Marsy’s Law Advocates Spend Big
Group pushing constitutional amendments for victim rights spends $1.6 million to lobby Legislature.
A group that has spent less than three years lobbying in Wisconsin and only about $1.6 million has scored a rare legislative feat and put a proposed amendment to Wisconsin’s Constitution to a vote by state residents.
The group, Marsy’s Law for Wisconsin, is the state arm of Marsy’s Law for All, a California-based organization that has pushed state constitutional amendments around the country to enshrine specific rights for crime victims in state constitutions.
Marsy’s Law for Wisconsin ranked third in lobby spending for the first half of 2019 and third in lobby spending for the 2017-18 legislative session among about 800 lobbying groups, the Wisconsin Ethics Commission said last month.
The national group, Marsy’s Law for All, showed up in Wisconsin in late 2016 and spent $15,000 lobbying on the victims’ rights issue. In late 2017 the national group formed a state chapter based in Madison called Marsy’s Law for Wisconsin and hired five lobbyists and persuaded the legislature to pass the proposed constitutional amendment for the first time.
Constitutional amendments must pass two consecutive sessions of the Legislature and be approved by voters.
The state group went on to spend nearly $1.2 million on lobbying in the entire 2017-18 legislative session, and another $384,500 in the first six months of 2019. In May 2019, the measure was approved a second time and put on the April 2020 ballot.
Mary’s Law was launched by Henry Nicholas, the billionaire co-founder of Broadcom, whose sister, Marsy, was shot and killed by her ex-boyfriend in 1983 in California. Nicholas was indicted earlier this year on seven drug trafficking charges. Last month, Nicholas entered Alford pleas on two of the charges and five other charges were dropped in a plea deal. Alford pleas acknowledge there is evidence to secure convictions, but do not admit guilt.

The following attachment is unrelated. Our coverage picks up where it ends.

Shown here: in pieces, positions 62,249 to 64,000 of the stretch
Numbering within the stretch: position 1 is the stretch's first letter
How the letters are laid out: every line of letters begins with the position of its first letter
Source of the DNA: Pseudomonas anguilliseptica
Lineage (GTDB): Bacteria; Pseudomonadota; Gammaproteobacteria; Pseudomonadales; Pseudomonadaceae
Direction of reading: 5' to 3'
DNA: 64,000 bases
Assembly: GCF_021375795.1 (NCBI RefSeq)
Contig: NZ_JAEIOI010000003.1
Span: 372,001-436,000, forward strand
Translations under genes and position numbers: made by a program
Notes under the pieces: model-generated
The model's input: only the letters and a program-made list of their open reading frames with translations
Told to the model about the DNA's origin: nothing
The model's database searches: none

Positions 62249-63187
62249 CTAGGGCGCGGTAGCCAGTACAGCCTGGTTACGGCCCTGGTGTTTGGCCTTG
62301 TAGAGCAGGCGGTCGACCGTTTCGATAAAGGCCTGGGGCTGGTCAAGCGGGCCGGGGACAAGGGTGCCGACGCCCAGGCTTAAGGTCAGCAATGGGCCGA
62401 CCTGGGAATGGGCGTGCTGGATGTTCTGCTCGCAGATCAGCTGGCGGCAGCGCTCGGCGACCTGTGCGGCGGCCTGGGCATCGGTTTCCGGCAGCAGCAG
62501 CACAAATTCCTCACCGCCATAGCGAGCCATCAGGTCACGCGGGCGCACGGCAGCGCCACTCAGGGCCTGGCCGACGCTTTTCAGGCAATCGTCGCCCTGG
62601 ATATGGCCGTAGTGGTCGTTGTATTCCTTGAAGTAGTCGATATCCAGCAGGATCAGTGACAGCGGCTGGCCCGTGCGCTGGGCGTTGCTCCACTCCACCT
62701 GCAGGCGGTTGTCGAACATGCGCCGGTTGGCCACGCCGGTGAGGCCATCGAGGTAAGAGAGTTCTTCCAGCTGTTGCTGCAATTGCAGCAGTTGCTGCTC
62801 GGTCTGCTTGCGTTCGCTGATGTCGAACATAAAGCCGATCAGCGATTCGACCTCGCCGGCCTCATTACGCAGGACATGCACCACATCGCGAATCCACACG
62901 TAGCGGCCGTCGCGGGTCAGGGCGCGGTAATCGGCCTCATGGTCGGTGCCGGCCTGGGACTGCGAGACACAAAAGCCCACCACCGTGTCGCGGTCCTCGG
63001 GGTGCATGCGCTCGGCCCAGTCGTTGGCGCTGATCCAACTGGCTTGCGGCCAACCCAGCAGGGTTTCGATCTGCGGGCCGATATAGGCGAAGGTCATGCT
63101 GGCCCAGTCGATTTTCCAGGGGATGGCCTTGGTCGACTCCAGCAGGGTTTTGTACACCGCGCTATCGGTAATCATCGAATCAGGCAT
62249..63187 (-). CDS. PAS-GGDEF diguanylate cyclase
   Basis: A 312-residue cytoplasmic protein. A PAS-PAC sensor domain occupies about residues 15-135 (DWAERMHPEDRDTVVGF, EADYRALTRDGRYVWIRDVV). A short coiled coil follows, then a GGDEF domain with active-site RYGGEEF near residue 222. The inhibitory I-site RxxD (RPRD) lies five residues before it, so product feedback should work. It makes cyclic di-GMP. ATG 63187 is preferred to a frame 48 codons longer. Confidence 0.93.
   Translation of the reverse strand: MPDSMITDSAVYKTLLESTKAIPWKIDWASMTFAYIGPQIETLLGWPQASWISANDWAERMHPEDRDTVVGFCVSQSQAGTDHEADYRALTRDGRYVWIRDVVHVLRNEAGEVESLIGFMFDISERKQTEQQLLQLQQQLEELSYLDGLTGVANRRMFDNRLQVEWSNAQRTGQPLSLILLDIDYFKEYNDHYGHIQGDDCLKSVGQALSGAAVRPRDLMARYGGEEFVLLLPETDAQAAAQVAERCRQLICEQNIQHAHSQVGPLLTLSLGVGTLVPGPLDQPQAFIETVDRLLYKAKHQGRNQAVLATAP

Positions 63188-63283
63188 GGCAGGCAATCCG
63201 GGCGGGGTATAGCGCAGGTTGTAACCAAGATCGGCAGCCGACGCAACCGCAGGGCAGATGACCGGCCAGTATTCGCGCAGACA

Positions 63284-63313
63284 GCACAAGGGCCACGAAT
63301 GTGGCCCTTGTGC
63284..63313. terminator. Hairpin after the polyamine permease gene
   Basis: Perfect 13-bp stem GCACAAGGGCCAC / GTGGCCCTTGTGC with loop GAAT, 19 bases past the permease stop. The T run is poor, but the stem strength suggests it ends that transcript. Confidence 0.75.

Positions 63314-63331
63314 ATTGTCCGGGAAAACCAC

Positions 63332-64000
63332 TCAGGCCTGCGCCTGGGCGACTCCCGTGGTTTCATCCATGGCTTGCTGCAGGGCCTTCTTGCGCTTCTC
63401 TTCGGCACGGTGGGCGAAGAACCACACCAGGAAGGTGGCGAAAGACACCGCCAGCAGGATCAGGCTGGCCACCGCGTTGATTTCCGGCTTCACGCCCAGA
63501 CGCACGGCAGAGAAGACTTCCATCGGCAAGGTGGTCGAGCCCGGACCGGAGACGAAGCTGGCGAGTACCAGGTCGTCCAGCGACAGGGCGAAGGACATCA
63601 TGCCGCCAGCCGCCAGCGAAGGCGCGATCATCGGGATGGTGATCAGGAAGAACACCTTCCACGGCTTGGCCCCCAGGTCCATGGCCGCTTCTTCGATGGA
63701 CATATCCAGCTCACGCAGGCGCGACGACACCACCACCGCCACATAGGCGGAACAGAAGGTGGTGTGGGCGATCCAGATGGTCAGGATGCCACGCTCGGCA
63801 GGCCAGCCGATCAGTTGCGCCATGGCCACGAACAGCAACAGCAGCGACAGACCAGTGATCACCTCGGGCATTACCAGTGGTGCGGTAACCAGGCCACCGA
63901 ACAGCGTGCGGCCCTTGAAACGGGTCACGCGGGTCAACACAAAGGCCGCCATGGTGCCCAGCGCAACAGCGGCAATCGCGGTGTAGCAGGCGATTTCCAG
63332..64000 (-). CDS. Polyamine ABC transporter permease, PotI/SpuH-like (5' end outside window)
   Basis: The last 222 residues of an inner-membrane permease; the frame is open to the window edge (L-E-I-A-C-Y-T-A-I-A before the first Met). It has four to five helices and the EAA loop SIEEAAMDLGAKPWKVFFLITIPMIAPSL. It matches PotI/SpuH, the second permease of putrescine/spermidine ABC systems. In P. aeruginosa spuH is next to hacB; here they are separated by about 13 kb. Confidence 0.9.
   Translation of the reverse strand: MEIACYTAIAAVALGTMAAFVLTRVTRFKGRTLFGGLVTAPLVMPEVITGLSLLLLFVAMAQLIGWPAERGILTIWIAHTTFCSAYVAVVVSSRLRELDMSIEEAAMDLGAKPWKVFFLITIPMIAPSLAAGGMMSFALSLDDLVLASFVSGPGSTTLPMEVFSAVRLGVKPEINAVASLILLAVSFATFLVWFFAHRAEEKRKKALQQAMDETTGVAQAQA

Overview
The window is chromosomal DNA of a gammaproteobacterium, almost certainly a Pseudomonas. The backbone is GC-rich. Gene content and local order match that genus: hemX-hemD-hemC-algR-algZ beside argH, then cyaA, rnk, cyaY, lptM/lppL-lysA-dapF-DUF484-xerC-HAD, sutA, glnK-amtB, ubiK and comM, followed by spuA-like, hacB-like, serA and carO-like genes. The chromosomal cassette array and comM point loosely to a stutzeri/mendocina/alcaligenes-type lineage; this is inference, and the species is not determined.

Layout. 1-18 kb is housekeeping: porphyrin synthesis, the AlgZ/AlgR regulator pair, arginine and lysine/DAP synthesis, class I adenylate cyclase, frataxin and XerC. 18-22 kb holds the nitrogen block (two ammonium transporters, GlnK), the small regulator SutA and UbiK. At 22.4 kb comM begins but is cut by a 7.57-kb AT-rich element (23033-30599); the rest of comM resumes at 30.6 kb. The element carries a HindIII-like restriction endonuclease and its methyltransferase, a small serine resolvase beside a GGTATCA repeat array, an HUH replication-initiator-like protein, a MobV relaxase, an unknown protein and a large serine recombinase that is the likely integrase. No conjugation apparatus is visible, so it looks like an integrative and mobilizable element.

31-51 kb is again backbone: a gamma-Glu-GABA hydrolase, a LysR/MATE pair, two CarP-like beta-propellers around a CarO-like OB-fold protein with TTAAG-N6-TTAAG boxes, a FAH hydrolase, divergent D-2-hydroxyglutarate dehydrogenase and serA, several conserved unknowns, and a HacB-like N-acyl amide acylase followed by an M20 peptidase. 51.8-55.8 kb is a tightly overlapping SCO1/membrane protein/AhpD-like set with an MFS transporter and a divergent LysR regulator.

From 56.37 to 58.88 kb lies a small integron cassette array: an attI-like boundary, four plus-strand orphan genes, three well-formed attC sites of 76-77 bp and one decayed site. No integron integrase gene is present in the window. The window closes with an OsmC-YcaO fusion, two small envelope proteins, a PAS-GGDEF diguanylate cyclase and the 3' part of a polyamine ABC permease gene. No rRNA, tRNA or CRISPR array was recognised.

The amendment generally duplicates existing victim protections found in state law, but goes further in several areas. If approved by voters, victims would have the right to be heard at court proceedings, to refuse defense attorneys’ requests for interviews, depositions or discovery, and to attend all proceedings in their cases.
Supporters of the amendment, which include law enforcement organizations, say it’s important to protect victim rights in the constitution and not just in state statutes.
But opponents claim Marsy’s Law is dangerous because it could reduce the rights of accused people before they have been convicted of a crime, and that Wisconsin already protects victim rights in the state’s laws and constitution.
Article I, Section 9 of the state constitution enumerates several victim privileges and states: “This state shall treat crime victims, as defined by law, with fairness, dignity and respect for their privacy.”
And Wisconsin became the first state in the United States to adopt a crime victim bill of rights in 1980, according to the American Civil Liberties Union (ACLU).
In testimony submitted to a joint legislative hearing on the proposal in January, the ACLU said: “ Marsy’s Law was promoted and funded by an out-of-state organization and is not tailored to Wisconsin. Its negative effects will likely be felt by prosecutors, defense attorneys, defendants, and even victims. Other states that have amended their constitutions with similar provisions have had significant operational issues which have created unintended consequences. Issues have included increased costs, delays in court proceedings, conflicts with open records laws, court scheduling conflicts, litigation related to conflicts with U.S. Constitutional provisions, definitions of victims that have been expanded to include retailers such as Walmart, and litigation from victims for unequal application or violations of the new constitutional provisions.”